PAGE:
Thursday 3 September 2009

Easy Entertaining for Guests – Small Talk and Food

One of the things I learned from my grandmother is the importance of being sociable and inviting guests into your home and taking care of guests properly.

When my grandparents first came to Britain in the 1960’s, the Pakistani community here was fairly new and quite small. There were major issues around finding a decent place to stay, being able to afford the essentials of life, finding the food they ate, especially halal meat and finding work. When they first came here the sought out friends to help them find their feet. When they eventually began to settle they did the same for people who arrived in Britain later. They gained quite a reputation for being open and helpful, a place where you could drop by any time for tea and a chat, some advice and plenty of reminiscing. This was still the case when I was a child and I remember the great variety of people trailing in and out of our big house full of extended family (12 people in a four-bedroom house). We were never short of other children to play with and there was never a shortage of opportunities to make mischief with the adults all so distracted.

These are ideals that have stayed with me. When I moved out into our first little flat, I promised myself I would keep an open house and use my home in Allah (SWT)’s path as much as I could. In the intervening years we have had friends stay for weeks or months, we have extended family stay for months and we have undertaken study circles (unfortunately lapsed) and had people stay whilst they made dawah (taught about the faith). As our family has grown, we have been able to do this less and many of our good intentions have lapsed.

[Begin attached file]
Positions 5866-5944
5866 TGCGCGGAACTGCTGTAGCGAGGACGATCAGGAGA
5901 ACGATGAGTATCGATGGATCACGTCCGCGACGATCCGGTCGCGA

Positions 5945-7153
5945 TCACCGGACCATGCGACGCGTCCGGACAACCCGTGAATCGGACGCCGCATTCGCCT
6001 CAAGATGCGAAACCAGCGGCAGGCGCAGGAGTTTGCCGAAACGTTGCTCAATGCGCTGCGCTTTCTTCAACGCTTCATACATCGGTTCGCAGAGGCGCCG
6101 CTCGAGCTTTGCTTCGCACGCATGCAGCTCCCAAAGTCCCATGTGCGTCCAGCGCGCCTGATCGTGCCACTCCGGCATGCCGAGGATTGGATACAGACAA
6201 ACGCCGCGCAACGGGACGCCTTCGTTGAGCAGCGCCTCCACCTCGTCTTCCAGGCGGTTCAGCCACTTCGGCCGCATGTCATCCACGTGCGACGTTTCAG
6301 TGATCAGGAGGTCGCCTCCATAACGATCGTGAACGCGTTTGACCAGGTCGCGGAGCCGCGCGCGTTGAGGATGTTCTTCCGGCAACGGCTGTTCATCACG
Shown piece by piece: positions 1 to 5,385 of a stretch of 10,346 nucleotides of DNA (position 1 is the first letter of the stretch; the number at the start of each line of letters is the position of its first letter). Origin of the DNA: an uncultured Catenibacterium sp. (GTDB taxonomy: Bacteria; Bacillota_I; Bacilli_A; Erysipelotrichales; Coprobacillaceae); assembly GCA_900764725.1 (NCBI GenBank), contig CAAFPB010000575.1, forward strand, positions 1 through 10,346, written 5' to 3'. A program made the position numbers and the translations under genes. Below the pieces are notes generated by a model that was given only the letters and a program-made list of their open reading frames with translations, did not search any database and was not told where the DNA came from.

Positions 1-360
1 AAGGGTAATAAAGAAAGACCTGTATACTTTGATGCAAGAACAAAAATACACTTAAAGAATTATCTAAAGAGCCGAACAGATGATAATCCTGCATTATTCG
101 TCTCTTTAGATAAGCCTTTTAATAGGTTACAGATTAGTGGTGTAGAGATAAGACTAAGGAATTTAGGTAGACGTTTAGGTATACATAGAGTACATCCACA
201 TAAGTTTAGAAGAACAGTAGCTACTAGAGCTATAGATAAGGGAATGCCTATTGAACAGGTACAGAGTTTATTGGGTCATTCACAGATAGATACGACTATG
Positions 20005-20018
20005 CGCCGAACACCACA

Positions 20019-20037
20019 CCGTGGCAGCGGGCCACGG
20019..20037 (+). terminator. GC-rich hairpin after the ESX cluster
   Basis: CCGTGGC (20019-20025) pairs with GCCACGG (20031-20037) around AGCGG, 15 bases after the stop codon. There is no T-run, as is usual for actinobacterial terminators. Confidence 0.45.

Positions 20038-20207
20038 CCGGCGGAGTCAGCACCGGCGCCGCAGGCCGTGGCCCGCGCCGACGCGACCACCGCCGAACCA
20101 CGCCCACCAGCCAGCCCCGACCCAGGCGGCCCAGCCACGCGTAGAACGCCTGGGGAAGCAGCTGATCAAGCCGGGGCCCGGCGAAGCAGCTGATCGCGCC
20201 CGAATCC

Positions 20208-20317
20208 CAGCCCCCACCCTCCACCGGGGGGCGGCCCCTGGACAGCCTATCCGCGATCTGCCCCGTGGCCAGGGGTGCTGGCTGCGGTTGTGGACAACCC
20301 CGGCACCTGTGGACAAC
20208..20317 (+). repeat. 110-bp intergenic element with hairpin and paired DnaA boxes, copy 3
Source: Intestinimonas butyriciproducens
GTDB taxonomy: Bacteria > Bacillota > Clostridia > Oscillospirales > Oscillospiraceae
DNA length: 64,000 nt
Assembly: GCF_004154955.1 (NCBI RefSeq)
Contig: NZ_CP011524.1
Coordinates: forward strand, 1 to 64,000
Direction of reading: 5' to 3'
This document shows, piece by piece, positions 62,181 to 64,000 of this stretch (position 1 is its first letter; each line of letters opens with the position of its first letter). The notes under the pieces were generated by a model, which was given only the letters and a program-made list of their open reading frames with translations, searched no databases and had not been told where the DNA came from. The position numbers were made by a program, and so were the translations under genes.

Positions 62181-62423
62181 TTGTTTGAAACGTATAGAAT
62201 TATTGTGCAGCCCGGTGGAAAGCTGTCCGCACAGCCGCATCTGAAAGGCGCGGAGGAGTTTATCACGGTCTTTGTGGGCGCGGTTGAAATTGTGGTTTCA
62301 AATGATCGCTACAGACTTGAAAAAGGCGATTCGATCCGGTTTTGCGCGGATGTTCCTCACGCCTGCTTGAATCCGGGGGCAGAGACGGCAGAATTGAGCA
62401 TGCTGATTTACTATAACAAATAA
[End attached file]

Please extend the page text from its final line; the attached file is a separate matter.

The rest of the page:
One person who came to stay for two years and was the most welcome of our guests, was my grandmother. She brought with her an endless stream of guests and friends, many sitting with her late into the night, lapping up her stories.

This experience taught me so much about taking care of guests. The most important to me is to make sure they are well fed. We are lucky in that we are surrounded by take-away’s, but I aim now to have food in the house, whether cartons of juice, and nuts and biscuits or spring-rolls and samosa’s frozen in bulk to be whipped out and served in no time. Often in the early days I had no clue and so would find myself caught short with guests and an empty kitchen. This meant I had to learn to be a bit more resourceful. I use to end up serving up chips with tea, chopping up a fruit salad or just throwing together a savoury chickpea salad out of tins in the back of a cupboard. A wonderful lady who used to rent a room from us some time ago, taught me something about the art of preparing food to serve. She saw me about to throw away the last few pieces in a box of Indian sweets that had gotten hard in the fridge. She took them, sliced them into small neat pieces and arranged them on a plate with some almonds and dates. It looked lovely and the plate was cleared. A few minutes extra on the presentation and some imagination and she put together something put of nothing.

The most important thing I learned though, was about putting guests at ease. There is only one golden rule for this and if you stick to it conversation become easy. The rule is that people tend to find themselves to be the most interesting thing in the world, so if you want to open a conversation and then keep it going, ask questions. I don’t advocate being nosy and asking personal questions like age, income and education (the first three things I always get asked in Pakistan and it infuriates me, along with “what is the number of your glasses?”!). But asking how a person is, how their family is or whether they had any difficulty finding your place are nice starters. After that if a person wants to talk about themselves, they just will as long as you are willing to genuinely listen.

I subscribe to my husband’s family’s belief that if you have space for three, then you have space for four people in your home and if you have space for four, you can make space for six, your heart just has to be big enough.

It’s a case of making sure the elderly have everything they need and want, the adults being good-natures and willing to compromise a little and the children being thrown together wherever – they are the ones who enjoy it the most, and I sincerely hope that my children have as many good memories of a chaotic, noise, full house as I do insh’Allah.

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